Cleveland Browns: 5 Things to Watch for at OTAs
With the Cleveland Browns entering their second week of organized team activities, a number of storylines are already emerging.
This new defense is easier to learn, players are saying, and they're loving it, according to Matt Florjancic of ClevelandBrowns.com.
The coaches are emphasizing speed and cardio training, with "a lot of running."
At offensive skill positions, the Browns recognize they've got a lot of youth and continue to bring in competition.
With "99 percent" of the offense and defense installed, the focus now becomes repetition, speed and mastery.
So keeping these things in mind, let's take a look at some stuff to look for as OTAs continue.
Keep an Eye on the Development of Jordan Cameron
The Browns don't get a lot of love for their tight end position group, not from fans in comment forums and not from the media.
The Cleveland Plain Dealer's Mary Kay Cabot recently wrote that the Browns "really like" Cameron as their starting tight end and "plan to throw to him a lot," having already heaved "a lot of deep balls" his way in OTAs.
Here is the view from ESPNCleveland's Tony Grossi: "Entering his third season, Cameron will be given the chance to blossom as a No. 1 under the new coaching staff. Davis will be the in-line blocker. Barnidge is a low-risk flier with one year experience in coach Rob Chudzinski’s offense in Carolina."
And here is what head coach Rob Chudzinski had to say about it according to ClevelandBrowns.com: "This offense has featured tight ends, and tight ends have always been a big part of it. He has a skill set that fits. He’s had a good couple days. It’s a learning process right now, and he has to keep progressing, but we feel good about him, and where he’s at right now.”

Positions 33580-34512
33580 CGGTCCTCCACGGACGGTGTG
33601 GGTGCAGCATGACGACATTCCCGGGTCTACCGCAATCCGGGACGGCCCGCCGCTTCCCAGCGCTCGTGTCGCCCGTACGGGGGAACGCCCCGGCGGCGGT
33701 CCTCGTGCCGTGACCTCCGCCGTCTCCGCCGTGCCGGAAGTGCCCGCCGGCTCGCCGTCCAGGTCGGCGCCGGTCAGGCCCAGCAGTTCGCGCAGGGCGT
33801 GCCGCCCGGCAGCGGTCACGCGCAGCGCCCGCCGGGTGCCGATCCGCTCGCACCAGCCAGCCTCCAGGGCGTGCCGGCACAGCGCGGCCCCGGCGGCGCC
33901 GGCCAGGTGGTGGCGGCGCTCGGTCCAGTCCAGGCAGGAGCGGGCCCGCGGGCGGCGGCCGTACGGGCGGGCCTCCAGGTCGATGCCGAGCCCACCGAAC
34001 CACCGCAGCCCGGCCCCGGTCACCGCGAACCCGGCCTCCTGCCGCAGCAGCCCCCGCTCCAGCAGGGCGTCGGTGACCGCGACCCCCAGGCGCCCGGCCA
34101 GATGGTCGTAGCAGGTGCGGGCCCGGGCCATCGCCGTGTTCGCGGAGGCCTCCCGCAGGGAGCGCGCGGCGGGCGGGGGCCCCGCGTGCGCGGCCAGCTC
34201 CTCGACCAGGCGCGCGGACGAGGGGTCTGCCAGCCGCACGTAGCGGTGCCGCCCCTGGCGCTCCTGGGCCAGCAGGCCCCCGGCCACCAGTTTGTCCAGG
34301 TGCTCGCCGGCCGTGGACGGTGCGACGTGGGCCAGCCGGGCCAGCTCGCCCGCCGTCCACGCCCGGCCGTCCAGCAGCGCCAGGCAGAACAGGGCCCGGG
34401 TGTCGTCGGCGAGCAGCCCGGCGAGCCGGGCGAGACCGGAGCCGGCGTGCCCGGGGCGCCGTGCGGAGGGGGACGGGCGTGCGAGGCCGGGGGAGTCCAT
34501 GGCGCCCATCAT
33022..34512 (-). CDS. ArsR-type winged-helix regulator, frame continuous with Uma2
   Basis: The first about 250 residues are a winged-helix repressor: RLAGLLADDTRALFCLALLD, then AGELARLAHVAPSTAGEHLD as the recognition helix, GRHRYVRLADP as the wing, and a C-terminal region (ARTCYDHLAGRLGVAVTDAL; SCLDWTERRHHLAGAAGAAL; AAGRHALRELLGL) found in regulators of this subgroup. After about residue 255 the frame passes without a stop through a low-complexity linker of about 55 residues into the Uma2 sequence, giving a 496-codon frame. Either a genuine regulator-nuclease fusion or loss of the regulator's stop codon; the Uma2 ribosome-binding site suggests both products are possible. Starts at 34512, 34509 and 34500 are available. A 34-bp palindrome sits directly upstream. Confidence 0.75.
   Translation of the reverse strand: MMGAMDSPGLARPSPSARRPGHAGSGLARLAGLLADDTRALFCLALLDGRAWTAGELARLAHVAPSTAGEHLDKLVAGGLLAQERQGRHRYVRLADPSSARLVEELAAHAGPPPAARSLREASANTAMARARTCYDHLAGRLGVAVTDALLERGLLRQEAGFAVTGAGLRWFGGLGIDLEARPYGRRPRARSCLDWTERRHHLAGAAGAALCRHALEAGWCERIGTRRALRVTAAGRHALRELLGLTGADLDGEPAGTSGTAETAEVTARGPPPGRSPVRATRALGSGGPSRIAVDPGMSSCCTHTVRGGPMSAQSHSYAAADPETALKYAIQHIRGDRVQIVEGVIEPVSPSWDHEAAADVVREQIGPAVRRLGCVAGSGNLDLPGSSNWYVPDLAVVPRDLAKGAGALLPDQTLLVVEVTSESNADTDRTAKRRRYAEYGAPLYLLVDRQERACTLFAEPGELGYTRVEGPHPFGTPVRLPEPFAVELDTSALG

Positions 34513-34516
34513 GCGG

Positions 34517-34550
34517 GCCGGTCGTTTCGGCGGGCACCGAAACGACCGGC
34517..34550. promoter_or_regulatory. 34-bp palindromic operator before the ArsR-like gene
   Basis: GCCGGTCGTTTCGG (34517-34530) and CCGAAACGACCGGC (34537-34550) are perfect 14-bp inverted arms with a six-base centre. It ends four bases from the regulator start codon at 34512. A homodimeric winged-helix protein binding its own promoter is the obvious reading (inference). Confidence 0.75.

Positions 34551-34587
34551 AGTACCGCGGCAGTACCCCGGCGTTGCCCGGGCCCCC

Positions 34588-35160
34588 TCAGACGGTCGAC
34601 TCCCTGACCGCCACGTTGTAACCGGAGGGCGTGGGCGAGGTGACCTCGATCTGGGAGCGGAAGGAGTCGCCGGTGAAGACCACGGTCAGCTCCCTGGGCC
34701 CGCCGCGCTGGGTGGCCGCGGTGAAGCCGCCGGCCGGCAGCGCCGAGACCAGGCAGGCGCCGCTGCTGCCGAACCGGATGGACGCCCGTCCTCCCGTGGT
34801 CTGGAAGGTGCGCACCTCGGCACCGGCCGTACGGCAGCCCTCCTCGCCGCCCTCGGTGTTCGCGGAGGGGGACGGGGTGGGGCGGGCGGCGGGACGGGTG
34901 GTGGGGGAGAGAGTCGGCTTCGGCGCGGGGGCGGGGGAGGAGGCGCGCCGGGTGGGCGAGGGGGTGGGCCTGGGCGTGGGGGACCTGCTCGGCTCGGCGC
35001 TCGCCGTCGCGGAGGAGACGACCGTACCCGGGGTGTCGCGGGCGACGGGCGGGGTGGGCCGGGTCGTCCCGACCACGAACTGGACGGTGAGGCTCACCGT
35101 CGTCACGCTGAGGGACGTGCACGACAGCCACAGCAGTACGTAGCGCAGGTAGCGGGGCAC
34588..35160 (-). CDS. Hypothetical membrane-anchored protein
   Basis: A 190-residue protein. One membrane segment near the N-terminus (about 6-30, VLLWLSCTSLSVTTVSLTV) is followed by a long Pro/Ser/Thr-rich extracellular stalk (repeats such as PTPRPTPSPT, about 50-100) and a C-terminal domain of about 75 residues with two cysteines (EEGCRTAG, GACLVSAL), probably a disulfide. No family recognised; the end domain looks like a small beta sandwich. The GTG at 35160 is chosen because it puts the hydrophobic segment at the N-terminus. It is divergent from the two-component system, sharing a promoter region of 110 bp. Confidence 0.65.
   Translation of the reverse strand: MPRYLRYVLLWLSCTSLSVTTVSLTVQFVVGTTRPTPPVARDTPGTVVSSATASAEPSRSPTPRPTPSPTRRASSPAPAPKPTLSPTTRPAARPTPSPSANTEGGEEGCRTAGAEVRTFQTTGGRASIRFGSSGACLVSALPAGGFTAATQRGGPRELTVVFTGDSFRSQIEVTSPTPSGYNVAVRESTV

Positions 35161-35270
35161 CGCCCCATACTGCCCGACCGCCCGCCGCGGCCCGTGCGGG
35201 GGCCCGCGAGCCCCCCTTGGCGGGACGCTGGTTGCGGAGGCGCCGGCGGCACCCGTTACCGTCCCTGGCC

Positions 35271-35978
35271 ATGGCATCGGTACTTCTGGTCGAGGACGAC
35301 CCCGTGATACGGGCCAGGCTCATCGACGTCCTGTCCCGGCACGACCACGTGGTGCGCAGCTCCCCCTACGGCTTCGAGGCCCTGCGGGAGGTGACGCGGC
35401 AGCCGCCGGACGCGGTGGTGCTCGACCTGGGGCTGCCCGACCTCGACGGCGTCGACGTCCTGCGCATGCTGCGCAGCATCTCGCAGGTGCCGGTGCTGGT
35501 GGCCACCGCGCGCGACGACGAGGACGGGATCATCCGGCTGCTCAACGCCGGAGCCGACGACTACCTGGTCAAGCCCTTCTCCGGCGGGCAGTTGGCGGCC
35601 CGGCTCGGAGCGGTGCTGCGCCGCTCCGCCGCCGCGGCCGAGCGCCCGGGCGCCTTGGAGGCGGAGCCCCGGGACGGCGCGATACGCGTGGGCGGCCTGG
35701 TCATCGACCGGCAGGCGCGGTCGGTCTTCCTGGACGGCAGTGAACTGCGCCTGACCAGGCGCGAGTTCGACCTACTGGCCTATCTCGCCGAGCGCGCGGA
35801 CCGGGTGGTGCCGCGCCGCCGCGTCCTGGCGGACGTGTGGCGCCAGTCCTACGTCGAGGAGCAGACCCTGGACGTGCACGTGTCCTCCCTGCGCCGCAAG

C.H.U.D. and offensive coordinator Norv Turner are known to work some voodoo on tight ends. Keep an eye on how they continue to bring Cameron along.
What's Happening at the 2nd Inside Linebacker Spot?
The linebacker position group has seen some big additions in free-agent Paul Kruger and first-round draft pick Barkevious Mingo.
Somewhat lost in the barking about outside linebacker, however, is what's been happening at inside linebacker.
Team leader D'Qwell Jackson obviously has his slot sewn up. But there is a strong competition going on for the second role.
So far in OTAs the Browns have been lining up 2011 undrafted free agent Craig Robertson as the other inside linebacker with the starters, according to Nate Ulrich of the Akron Beacon Journal. But count on 2012 fourth-round pick James-Michael Johnson to give him a run for his money.
Johnson recently told the Ashtabula Star Beacon that the new 3-4 scheme is "much easier to learn" than the 4-3 system under Dick Jauron, adding that things were going great.
Robertson told the Akron Beacon Journal that the new defensive scheme is less constrictive.
"You just go make a play. Go find the football. Make the tackle," he said. "We’ll live for another play. Then we’ll make something happen on defense.”
But it's not just himself and JMJ, Robertson noted. "It’s L.J. [Fort]. It’s Tank [Carder]. It’s Adrian Moten. It’s every guy in that room," he said. "It’s not just one guy. So we’re all going to push each other, and we’ve been doing that since day one."
Watch out for how this competition develops.
What Are the Coaches Doing at Free Safety?
Defensive coordinator Ray Horton so far has lined up 2012 unrestricted free agent Tashaun Gipson at the free safety spot, and Gipson seems to be well on his way toward winning it.
GM Mike Lombardi told the Pro Football Hall of Fame Luncheon Club recently, "Gipson played last year, and he played well for the team. So he’s going to get all the looks," according to DawgsByNature.com.
Meanwhile, the News-Herald reported that Gipson picked off a deep pass over the middle intended for wide receiver Travis Benjamin.